WHAT’S BEING CLAIMED:
- Georgia teens will temporarily receive a driver’s license without doing the necessary road test while the state is fighting the coronavirus pandemic.
- The Georgia Department of Driver Services (GDDS) requires an online application where student drivers are required to sign up for an account to have their driver licenses upgraded or renewed.
- This temporary waiver period for driver license issuance has been met with concerns from some parents, asking “If we have a stay-at-home order, where do these 16-year-olds need to drive?”
Georgia issues student drivers their licenses without completing the required road test.
The Georgia Department of Driver Services (GDDS) releases the notice to the public that until the public health state of emergency status is lifted, the department will issue driver licenses without the completion of the automobile road test requirement. Gov. Brian Kemp declared the statewide emergency status last month in response to the continuing coronavirus outbreak in Georgia.
Gov. Kemp signed the executive order last week. The GDDS directs student drivers to their portal for an online application. An applicant is required to sign up for an account to have their driver licenses upgraded or renewed.
“If you are 16-18 and have a Learners Permit (Class CP) and you’ve held your CP for 1 year and 1 day with no violations, the system will display your license as a Class D,” the department informs. “Select a Renewal in the top right-hand corner to process your new Class D License.”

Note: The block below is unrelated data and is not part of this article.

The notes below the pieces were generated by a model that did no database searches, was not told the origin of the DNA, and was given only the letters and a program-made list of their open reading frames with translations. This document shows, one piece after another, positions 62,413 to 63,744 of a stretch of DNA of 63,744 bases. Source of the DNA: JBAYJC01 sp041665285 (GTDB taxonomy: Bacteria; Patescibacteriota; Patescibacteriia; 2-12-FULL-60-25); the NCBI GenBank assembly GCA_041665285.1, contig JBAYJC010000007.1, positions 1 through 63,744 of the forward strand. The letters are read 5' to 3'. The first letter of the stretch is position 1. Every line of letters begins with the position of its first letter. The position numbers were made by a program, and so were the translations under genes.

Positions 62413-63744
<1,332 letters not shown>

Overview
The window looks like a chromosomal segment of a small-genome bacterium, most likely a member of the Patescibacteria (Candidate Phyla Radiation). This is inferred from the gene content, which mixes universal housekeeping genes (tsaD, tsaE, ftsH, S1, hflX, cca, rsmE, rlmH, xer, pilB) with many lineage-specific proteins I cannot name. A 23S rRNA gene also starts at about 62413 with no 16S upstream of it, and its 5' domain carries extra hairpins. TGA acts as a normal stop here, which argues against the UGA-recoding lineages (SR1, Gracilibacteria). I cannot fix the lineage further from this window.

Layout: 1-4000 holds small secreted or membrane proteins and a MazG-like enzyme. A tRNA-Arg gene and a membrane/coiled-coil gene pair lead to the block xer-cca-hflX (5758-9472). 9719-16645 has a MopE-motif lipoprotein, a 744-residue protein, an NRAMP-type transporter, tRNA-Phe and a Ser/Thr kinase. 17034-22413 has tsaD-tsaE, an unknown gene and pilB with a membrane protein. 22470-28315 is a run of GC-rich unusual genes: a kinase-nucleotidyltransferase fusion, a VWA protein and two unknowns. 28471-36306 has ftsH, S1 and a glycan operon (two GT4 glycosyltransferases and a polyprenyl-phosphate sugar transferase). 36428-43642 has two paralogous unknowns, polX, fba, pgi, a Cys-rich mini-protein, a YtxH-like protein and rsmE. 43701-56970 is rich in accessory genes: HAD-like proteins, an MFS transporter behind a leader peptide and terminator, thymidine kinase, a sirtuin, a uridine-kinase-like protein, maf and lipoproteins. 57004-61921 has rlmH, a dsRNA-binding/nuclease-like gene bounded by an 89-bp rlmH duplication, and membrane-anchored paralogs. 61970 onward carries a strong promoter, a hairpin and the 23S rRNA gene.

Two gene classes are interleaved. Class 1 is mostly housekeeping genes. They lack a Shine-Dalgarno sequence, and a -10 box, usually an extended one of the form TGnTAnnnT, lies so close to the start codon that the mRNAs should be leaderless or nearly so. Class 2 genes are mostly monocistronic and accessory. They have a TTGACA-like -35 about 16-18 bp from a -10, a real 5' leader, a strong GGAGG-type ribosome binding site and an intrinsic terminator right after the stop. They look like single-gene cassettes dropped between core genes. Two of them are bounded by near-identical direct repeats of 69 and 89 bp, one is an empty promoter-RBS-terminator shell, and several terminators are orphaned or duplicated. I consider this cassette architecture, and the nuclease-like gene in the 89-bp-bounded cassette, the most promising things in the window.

The online applications require a certain number of hours driving a vehicle, including nighttime supervised driving. Those under 18 are required to submit a permission slip from a parent, legal guardian or responsible adult.
The department disqualifies student divers with prior driving violations from submitting an online application.
GDDS issues Class D License for student drivers with Learner’s Permits, depending on eligibility. This will allow thousands who have been delayed from upgrading their permits to “move to that next phase without having to take the road test,” commissioner Spencer Moore says.
The department will then put the submitted applications for review. Once the application is approved, the student driver will be able to print a provisional license in place of the actual driver’s license that will come in the mail in the weeks ahead.
This temporary waiver period for driver license issuance has been met with concerns from parents.
Jen Hancock thinks that “eliminating a driving test puts people at greater risk,” adding the question, “If we have a stay-at-home order, where do these 16-year-olds need to drive?”
Source: The Hill